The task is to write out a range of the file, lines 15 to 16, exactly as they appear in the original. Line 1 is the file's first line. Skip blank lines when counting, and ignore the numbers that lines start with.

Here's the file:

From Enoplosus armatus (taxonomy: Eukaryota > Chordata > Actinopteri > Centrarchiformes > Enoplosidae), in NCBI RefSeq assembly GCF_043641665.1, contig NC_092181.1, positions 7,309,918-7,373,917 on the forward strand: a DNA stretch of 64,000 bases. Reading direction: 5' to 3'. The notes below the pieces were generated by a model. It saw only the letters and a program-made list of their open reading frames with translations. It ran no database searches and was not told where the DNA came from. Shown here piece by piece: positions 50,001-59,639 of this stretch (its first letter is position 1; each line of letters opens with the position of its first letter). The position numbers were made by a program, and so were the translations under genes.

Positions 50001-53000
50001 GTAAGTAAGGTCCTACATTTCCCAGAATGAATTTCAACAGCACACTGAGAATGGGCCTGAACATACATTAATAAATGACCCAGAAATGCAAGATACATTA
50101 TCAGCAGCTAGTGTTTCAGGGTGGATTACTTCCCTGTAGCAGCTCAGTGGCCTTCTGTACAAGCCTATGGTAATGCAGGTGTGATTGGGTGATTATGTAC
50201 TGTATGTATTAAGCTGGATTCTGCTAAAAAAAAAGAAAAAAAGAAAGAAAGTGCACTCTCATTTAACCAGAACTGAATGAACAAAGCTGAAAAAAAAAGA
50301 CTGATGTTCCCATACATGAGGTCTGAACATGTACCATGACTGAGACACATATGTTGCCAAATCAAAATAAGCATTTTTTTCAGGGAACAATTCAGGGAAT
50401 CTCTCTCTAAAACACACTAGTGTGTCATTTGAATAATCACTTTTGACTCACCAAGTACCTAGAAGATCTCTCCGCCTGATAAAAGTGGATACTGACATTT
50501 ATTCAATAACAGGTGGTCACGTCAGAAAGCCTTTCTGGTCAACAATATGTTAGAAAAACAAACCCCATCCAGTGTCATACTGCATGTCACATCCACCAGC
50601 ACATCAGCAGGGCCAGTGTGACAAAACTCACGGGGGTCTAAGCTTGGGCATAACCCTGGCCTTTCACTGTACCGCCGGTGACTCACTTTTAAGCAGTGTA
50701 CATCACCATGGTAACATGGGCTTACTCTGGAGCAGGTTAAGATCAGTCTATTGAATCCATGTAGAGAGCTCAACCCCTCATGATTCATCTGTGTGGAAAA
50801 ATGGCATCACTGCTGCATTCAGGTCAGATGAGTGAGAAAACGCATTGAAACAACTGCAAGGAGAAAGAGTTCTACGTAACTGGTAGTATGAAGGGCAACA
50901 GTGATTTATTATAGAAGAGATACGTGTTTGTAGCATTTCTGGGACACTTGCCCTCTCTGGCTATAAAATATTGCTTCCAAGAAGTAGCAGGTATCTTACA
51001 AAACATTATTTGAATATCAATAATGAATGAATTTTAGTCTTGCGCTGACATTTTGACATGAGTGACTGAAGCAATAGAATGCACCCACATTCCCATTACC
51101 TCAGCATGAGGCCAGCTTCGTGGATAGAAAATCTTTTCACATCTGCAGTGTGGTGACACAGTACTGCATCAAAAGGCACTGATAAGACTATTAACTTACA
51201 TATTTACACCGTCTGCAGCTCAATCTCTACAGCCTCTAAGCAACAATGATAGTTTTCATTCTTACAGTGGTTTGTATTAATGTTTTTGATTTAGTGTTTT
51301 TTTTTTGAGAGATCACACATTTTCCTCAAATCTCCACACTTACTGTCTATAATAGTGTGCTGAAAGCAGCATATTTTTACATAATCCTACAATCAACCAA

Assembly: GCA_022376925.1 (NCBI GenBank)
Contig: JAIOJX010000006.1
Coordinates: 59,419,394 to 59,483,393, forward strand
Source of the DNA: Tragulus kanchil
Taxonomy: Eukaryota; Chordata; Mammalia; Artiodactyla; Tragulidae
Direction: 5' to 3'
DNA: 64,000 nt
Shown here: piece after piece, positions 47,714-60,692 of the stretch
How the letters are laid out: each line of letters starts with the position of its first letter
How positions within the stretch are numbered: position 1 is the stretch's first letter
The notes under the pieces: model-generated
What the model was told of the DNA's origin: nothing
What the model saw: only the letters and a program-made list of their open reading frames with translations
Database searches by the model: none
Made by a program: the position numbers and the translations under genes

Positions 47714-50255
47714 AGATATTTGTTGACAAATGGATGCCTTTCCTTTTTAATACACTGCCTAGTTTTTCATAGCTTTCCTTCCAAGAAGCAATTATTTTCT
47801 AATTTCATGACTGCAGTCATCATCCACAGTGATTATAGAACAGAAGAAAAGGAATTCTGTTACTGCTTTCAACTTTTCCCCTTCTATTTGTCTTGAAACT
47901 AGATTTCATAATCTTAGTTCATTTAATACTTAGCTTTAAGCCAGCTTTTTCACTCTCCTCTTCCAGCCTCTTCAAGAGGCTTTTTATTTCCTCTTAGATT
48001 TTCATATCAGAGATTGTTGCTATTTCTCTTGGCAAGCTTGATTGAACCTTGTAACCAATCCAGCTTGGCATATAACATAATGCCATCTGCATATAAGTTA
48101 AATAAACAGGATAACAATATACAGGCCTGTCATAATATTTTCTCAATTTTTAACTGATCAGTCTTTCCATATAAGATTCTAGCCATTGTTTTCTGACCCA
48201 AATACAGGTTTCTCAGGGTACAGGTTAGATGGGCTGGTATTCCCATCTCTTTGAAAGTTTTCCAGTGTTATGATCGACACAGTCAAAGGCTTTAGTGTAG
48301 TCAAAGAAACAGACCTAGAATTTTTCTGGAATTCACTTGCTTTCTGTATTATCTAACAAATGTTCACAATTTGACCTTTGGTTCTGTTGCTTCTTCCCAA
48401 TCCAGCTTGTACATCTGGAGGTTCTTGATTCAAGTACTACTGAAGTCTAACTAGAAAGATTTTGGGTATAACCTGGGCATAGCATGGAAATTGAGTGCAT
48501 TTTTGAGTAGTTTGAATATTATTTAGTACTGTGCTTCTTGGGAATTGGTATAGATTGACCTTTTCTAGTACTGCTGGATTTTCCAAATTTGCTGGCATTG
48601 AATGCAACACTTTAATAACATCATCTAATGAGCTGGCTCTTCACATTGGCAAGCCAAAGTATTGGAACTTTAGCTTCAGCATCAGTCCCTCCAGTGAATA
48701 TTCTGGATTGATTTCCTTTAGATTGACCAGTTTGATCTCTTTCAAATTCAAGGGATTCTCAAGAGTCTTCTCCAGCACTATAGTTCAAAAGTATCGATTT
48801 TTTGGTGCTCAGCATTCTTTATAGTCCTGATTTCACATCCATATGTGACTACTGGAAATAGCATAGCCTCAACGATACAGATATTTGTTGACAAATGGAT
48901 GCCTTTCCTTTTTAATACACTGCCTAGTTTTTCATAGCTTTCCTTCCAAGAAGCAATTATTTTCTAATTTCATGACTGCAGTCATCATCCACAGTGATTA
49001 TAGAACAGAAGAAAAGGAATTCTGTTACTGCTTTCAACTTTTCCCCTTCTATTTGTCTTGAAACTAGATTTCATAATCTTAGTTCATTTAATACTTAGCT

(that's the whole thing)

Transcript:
51201 TATTTACACCGTCTGCAGCTCAATCTCTACAGCCTCTAAGCAACAATGATAGTTTTCATTCTTACAGTGGTTTGTATTAATGTTTTTGATTTAGTGTTTT
51301 TTTTTTGAGAGATCACACATTTTCCTCAAATCTCCACACTTACTGTCTATAATAGTGTGCTGAAAGCAGCATATTTTTACATAATCCTACAATCAACCAA